That's a common problem. Once you place the load on the main line the drop in the line is always suprising. I'm not sure what the tower looks like that you're training on but would it be possible to lower the victim to a catwalk or manway around the tower then rig your sloping highline from there? The transition from the tower to the highline would be a lot easier from that vantage point. If possible post a picture of the tower.
    Thanks,
    Mike Donahue
    "Training Prepares You...For Moments That Define You

  19. #19
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    Quote Originally Posted by ProgressiveRescue View Post
    servantleader,
    That's a common problem. Once you place the load on the main line the drop in the line is always suprising. I'm not sure what the tower looks like that you're training on but would it be possible to lower the victim to a catwalk or manway around the tower then rig your sloping highline from there? The transition from the tower to the highline would be a lot easier from that vantage point. If possible post a picture of the tower.
    Thanks,
    Mike Donahue
    It's just a bare concrete flat-topped water tower with an access ladder (industrial fall protection built in) and a safety railing around most of the top. Don't currently have a photo.

    Twin track lines might have eliminated the sag problem, but we didn't have enough rope for two track lines.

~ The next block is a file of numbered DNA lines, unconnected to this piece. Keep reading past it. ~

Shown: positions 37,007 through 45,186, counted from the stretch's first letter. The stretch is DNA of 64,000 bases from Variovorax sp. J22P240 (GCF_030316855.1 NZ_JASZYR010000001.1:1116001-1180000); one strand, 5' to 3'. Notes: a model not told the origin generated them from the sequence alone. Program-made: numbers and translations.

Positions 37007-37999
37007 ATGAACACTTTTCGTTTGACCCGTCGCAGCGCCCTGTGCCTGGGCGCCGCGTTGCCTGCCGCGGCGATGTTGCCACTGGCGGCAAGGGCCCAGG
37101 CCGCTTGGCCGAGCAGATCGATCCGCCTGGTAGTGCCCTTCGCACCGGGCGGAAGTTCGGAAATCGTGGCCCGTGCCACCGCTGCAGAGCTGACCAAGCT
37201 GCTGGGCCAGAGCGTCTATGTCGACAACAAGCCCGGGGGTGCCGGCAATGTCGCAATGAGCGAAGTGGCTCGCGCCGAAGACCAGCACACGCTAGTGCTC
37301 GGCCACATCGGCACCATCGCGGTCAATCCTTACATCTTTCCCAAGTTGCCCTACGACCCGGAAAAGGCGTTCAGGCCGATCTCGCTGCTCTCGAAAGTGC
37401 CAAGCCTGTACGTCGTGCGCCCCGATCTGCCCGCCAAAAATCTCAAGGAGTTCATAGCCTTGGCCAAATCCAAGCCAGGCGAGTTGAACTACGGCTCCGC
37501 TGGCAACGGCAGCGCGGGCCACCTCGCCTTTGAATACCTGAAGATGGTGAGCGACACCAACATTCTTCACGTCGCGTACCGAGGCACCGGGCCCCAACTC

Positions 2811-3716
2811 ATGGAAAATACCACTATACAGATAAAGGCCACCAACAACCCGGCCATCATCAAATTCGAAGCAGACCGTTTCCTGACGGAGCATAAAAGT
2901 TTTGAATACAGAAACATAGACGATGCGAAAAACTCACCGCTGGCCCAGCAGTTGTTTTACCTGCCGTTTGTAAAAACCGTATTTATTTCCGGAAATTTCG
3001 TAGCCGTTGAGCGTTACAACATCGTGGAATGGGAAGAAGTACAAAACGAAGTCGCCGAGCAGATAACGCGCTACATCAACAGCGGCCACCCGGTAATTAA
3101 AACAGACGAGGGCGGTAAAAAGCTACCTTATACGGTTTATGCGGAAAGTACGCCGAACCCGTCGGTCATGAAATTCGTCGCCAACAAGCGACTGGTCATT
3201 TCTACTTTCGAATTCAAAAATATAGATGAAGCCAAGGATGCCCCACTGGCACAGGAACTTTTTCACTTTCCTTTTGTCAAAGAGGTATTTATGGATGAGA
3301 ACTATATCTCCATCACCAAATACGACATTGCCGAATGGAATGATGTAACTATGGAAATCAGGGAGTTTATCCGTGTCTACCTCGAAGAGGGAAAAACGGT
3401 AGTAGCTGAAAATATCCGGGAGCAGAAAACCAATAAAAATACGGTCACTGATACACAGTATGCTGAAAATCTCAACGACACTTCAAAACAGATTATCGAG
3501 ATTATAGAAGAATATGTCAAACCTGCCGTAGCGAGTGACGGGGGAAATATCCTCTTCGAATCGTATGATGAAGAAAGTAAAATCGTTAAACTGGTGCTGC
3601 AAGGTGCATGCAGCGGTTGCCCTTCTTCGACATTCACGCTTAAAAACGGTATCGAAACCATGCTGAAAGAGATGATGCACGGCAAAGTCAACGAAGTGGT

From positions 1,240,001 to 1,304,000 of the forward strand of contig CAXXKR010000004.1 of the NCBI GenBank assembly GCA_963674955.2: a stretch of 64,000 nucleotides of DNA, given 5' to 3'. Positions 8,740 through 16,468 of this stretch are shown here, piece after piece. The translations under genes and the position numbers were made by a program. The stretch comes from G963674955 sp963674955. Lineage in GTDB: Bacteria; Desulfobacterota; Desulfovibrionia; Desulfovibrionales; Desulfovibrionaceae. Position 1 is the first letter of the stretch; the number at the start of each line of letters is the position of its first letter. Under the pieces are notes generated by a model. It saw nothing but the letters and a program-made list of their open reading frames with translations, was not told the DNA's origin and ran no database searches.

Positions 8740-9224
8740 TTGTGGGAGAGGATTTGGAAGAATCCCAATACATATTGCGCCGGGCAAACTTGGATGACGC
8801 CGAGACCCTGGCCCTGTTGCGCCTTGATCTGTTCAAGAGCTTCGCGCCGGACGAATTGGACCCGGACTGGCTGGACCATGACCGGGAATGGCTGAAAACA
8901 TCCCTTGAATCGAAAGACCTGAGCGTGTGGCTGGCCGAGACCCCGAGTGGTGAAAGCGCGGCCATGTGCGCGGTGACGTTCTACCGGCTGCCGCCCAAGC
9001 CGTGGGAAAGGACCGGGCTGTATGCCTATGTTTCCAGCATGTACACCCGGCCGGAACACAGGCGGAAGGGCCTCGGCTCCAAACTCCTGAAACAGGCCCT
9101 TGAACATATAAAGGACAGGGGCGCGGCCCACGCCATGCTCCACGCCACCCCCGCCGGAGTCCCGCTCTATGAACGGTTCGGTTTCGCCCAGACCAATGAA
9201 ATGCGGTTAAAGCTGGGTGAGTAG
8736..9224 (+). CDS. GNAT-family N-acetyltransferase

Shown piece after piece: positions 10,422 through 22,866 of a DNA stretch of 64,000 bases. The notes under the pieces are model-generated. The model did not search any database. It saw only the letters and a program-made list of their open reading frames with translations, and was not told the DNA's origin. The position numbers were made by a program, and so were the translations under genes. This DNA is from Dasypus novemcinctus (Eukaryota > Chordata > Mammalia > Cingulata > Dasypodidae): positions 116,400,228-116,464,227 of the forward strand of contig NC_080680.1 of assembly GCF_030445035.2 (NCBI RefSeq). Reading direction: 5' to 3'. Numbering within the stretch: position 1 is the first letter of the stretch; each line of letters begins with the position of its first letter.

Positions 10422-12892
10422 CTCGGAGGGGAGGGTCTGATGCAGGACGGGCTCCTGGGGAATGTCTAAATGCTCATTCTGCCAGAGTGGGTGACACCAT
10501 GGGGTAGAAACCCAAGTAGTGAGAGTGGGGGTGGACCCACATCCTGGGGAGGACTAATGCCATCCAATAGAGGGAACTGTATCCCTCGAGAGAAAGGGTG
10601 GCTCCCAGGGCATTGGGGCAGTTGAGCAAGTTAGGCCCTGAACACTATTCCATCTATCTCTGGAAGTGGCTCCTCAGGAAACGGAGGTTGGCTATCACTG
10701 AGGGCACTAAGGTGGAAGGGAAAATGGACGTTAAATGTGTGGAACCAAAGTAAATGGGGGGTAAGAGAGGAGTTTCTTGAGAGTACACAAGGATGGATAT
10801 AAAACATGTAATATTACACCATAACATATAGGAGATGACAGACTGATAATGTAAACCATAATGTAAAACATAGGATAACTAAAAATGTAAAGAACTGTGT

We were well below the maximum track line tensioning guidelines for a single person load, so we could have probably tensioned the track line more. There was some concern about exerting too much downward "point force" on the top of the tower (i.e. the legs of the tripod in contact with the top of the tower). I think the end result of that discussion was very conservative tensioning of the trackline, and hence too much sag.

  20. #20
    Forum Member rescuedylan's Avatar
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    I would say both sides are right on this one. If you are a company that uses your gear on a regular bases then there is not so much concern over knowing how to set things up in a timely way. On the other hand I have gone and been at trainings with companies that call them self a "rescue" company and have no idea as to what they are doing. In that case maybe having that pre-rig is not such a bad idea. The one problem I can see with that is what happens when something goes wrong with the pre-rig? Is that company going to hope that one of the guys/girls on scene knows what they are doing? Pandora's box here I think. Training training training!!! Myself, I say have the crew build it each time. There will never be any doubt that it is all ready to go ( you just made it ), and it should force the drive to train on it more often knowing that it is not in a state of readiness.